I’M not going to deny it. I was one of the many clamouring for the return of Rafa Benitez to Anfield. When it became clear though that his messianic return was never going to happen, I began looking at the other names that were being mentioned.
When most of the dust created by the media had settled, it looked like our long list of candidates had been whittled down to just two names.
I was never really keen on Martinez, and as for this other guy, this Brendan Rodgers of Swansea, I, like many other Liverpool fans, hardly knew a thing about the man.
So why all the fuss then about the manager of mid-table Swansea? I needed to do some research, especially since the appointment of Martinez was beginning to look less and less likely.
It’s been a while now since BR’s ascension to the Liverpool hot seat, and the reality of this unexpected appointment has I think finally settled in. And after taking the time to digest all that Brendan Rogers could potentially bring to the managerial table, I must say I’m rather optimistic.
We’ve all probably read BR’s philosophy on football several times over by now, and so I’m not going to go into that again (other than to say “I’m sold”). The real reason I’m optimistic though is because for the first time in the longest time, LFC finally has a manager who the owners believe in and support.
Ever since Gillett and Hicks took over in 2007, this has not been the case. The club’s previous owners may have pretended to have Rafa’s back, but the tension between owners and manager was evident to all who took more than just a cursory glance at the club’s then crumbling facade.
Roy Hodgson was later appointed to replace Rafa after the Spaniard was sacked, and while he was brought in by the previous owners, he did not get to work under them very long (thank goodness for that) as the new owners took over from the two cowboys shortly after.
Roy never really won over the Liverpool fans though, but more importantly, he did not win over the new owners either. His defensive tactics and unattractive brand of football, coupled with poor results, left both owners and fans disgruntled. Again, Liverpool found itself in a situation where manager and owners were at a state of disequilibrium.
Our next appointment was Kenny Dalglish, but while he was asked to do the job by the new owners themselves, this was done at a desperate time and on short notice when the club needed a drastic and immediate change in its philosophy on the pitch.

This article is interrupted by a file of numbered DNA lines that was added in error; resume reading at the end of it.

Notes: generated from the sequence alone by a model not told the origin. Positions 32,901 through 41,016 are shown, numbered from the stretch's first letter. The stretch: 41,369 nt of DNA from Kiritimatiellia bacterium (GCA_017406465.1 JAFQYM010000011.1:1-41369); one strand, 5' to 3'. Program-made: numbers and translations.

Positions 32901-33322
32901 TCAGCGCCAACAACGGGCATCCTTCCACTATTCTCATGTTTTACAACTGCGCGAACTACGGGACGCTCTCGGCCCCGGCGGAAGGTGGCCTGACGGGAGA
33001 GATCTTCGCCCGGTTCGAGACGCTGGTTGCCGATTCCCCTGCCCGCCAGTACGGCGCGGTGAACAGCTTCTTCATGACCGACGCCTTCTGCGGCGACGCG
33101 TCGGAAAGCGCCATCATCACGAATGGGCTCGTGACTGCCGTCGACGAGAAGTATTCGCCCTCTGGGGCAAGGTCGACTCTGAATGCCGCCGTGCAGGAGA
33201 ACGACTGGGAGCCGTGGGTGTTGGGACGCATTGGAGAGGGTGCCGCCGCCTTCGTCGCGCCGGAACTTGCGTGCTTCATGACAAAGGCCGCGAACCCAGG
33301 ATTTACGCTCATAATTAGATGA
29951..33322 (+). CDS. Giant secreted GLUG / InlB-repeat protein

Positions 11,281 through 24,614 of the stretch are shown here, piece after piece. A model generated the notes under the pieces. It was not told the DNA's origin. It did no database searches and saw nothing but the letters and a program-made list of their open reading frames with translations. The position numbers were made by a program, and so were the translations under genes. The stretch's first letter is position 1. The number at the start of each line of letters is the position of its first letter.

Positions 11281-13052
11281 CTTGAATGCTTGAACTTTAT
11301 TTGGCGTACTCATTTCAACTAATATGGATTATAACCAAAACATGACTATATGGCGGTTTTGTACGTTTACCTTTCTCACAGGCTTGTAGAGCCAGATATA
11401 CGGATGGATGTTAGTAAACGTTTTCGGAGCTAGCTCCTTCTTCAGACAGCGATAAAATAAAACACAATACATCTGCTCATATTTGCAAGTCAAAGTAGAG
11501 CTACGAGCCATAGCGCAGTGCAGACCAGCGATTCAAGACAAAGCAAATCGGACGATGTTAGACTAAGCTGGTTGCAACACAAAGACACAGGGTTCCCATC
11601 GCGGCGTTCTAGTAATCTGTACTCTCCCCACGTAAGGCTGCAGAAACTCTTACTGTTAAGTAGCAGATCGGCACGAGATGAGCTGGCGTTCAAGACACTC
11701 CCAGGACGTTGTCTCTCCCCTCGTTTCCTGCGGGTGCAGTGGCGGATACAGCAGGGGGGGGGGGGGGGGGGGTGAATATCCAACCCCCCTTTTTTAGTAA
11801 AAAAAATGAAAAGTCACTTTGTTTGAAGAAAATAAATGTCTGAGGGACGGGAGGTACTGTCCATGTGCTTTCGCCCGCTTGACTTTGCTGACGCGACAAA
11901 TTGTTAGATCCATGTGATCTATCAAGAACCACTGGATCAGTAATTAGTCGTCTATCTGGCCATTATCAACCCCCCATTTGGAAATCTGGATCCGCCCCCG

It’s safe to say, on hindsight especially, that King Kenny (bless him) was never part of FSG’s long term plans. We all know now what the owners want in a manager (youth, ambition, a scientific approach to the game, etc), and we all know about the extensive search they conducted for King Kenny’s successor.
The fact that we’ve appointed our first choice candidate in Brendan Rodgers, and also that so much thought went into the decision, has me convinced that at long last, LFC has a manager that the club will fully back.
I cannot emphasise enough how important I feel this is for the long term future of the club. Part of my own footballing philosophy is that continuity is perhaps the most important ingredient you need if you are to build a successful football club.
I am of the firm believe that many good managers who have failed in the short term and who were replaced quickly would have eventually gone on to be successes if they had been allowed the years required to develop a sustainable system or structure behind the team.
I also believe that the cost of managing a successful side decreases significantly once such a system has been established, simply because replacing one or two aging players within a well-established system is far easier and cheaper than creating an entire system from scratch.
Continuity therefore levels the playing field for teams with less financial muscle, and gives cash rich teams (like Manchester United, which has had continuity since 1986) a huge competitive advantage.
Continuity isn’t possible though if the manager and the owners aren’t on the same page. I’m therefore extremely pleased then that John Henry went through such pains to make sure he was well and truly comfortable with the person he eventually appointed.
Here’s hoping that both owners and fans give continuity a chance, even if things don’t start perfectly for our new young manager. Good luck to you, Brendan Rodgers. You’ll have my full support.
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